TCN 2016 Cardinals Prospect #3 Marco Gonzales

Can the Cardinals former number one prospect rebound from a 2015 ruined by injury?

The Cardinal Nation/ Player Profile

School: Gonzaga University

2015 rank Pos. DOB Ht. Wt. Bat Thw Signed Round
1 LHS 02,16,92 6-1 195 L L 2013 1st

Selected 2015 stats

Mem 1 5 5.45 5.08 14 14 0 69.1 91 42 10 24 51 0.323 0.99 0.358
Spr 0 0 0.00 1.95 2 2 0 6.2 6 0 0 0 6 0.231 1.80 0.300
PB 0 0 0.00 1.45 2 2 0 4.2 5 0 0 0 4 0.250 2.67 0.313
Total 1 5 4.69   18 18 0 80.2 102 42 10 24 61 0.311 1.10  
StL 0 0 13.5 8.38 1 1 0 2.2 7 4 1 1 1 0.5 2.50 0.462

Staff comments (individual rankings in parentheses)

Message board community (3): Marco Gonzales was something of an enigma during the community vote. His injuries this year really put a damper on our ability to rest some of the major league starters toward the end of the year.

Jhp21 posted that Marco has the potential to be a solid back-end rotation guy. Nbr1hawkeye said that when comparing Gonzales to fellow prospect, Jack Flaherty, Flaherty is two or more years behind Gonzales and both have high ceilings, but Flaherty probably has the edge on that. Forsch31 said he had to downgrade Gonzales due to his injury history this year. He believes Gonzales didn’t return from the injury as the same pitcher that we saw last year.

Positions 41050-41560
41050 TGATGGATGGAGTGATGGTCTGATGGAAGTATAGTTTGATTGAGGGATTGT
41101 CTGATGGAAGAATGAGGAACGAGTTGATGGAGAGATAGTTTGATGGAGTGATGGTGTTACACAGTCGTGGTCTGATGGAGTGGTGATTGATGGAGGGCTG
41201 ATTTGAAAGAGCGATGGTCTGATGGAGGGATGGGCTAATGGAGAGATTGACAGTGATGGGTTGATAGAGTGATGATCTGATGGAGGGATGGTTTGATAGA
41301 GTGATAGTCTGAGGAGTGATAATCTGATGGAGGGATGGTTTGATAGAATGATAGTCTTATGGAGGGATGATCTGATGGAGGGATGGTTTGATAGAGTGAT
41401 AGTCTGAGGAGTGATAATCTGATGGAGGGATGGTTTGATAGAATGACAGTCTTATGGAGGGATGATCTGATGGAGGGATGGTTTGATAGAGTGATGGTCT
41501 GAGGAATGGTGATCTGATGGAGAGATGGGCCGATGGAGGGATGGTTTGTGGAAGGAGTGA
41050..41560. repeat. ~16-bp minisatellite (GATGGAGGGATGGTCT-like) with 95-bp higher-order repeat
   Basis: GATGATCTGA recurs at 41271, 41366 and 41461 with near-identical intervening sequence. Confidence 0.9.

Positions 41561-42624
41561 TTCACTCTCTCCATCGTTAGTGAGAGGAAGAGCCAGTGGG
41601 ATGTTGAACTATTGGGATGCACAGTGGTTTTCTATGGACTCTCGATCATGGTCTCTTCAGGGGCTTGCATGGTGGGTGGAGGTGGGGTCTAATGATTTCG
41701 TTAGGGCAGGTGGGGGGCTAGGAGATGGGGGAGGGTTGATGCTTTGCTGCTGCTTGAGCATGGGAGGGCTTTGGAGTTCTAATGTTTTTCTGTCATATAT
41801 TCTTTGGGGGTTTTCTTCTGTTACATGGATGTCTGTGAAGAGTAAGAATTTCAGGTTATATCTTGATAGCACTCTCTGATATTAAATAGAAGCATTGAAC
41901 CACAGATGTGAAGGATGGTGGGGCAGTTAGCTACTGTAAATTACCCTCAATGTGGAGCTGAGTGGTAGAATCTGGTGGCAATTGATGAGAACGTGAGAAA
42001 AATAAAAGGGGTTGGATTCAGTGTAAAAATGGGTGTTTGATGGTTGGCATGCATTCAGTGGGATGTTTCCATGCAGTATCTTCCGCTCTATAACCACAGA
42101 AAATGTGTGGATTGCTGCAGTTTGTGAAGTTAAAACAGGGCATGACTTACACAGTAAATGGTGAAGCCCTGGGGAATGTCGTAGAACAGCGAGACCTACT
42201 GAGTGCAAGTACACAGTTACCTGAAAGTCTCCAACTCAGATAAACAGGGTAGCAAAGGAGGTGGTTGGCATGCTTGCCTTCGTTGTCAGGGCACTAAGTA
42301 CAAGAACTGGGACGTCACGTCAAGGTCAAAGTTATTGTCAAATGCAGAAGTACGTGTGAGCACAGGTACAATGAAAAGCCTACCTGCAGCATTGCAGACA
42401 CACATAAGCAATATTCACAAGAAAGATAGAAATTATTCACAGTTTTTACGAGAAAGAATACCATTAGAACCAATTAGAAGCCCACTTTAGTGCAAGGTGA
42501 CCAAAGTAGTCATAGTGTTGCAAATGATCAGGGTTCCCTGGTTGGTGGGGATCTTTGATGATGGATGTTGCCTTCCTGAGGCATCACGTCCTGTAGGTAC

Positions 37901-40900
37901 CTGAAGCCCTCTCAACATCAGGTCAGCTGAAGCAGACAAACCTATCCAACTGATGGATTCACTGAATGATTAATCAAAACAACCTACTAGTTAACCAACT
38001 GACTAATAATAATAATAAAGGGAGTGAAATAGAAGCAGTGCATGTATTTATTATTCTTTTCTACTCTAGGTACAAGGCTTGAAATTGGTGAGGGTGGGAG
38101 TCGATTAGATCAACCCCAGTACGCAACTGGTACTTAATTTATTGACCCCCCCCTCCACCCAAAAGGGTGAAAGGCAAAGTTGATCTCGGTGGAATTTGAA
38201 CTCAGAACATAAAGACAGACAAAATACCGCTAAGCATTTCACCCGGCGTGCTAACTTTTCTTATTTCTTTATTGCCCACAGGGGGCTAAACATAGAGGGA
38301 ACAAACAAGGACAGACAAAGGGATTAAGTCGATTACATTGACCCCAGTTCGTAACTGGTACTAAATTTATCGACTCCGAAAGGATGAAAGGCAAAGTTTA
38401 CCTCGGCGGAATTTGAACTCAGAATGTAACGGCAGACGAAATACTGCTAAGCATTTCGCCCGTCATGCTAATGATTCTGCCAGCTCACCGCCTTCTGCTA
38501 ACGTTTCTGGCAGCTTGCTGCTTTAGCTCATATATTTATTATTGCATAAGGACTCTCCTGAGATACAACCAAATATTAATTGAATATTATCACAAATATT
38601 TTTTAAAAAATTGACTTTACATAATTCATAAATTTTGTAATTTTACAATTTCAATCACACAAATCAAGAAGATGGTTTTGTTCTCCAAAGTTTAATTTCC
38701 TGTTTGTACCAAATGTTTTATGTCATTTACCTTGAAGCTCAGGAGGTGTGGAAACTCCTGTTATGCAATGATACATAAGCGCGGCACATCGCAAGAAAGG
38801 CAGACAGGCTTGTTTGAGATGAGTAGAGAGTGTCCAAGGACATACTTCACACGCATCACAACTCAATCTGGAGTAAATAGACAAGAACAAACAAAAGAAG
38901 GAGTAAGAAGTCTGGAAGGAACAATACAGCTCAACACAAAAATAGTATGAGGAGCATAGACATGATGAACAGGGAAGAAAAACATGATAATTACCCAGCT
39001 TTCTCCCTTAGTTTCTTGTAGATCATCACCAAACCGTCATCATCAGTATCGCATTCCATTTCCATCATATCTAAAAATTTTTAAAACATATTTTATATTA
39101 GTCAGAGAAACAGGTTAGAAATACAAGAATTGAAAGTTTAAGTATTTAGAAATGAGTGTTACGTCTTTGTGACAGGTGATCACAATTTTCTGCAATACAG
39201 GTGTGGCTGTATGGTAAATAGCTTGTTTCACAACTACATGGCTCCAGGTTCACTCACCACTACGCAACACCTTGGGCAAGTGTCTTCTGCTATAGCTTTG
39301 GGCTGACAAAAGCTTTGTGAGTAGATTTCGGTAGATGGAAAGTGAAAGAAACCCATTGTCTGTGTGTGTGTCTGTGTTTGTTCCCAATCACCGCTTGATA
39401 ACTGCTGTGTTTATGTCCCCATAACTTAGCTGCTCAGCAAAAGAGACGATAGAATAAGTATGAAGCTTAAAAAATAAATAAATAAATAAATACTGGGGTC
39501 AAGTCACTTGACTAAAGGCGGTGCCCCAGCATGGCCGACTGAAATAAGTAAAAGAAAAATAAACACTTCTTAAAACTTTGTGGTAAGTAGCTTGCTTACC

During the vote, I mentioned that I read that Gonzales began learning some new pitches this year, which would explain the early season issues, more so than a somewhat minor pectoral injury. The new pitches could be a good thing for his development since he struggled badly when pitching to a lineup the third time around as they time his sinker/changeup combo. - Jeremy Byrd

Derek Shore (6): The Cardinal Nation's top overall prospect last winter saw his luster fade after an injury-plagued season due to a shoulder impingement that led to him being shut down twice by the Cardinals. The southpaw competed for a rotation spot on the Cardinals in spring training, but he opened the season at Memphis and made a lone spot-start in St. Louis.

Gonzales, 23, was limited to just 14 starts at Triple-A and recorded a career-worst 4.69 ERA in 18 total starts in the minors, including four rehab starts between High-A Palm Beach and Double-A Springfield. When he was on the mound, evaluators noted Gonzales lacked sharpness behind his pitches and his stuff was flatter, leading to harder contact. Obviously, that can be attributed to the rigors of high-level pitching with a lack of strength in his shoulder throughout the year.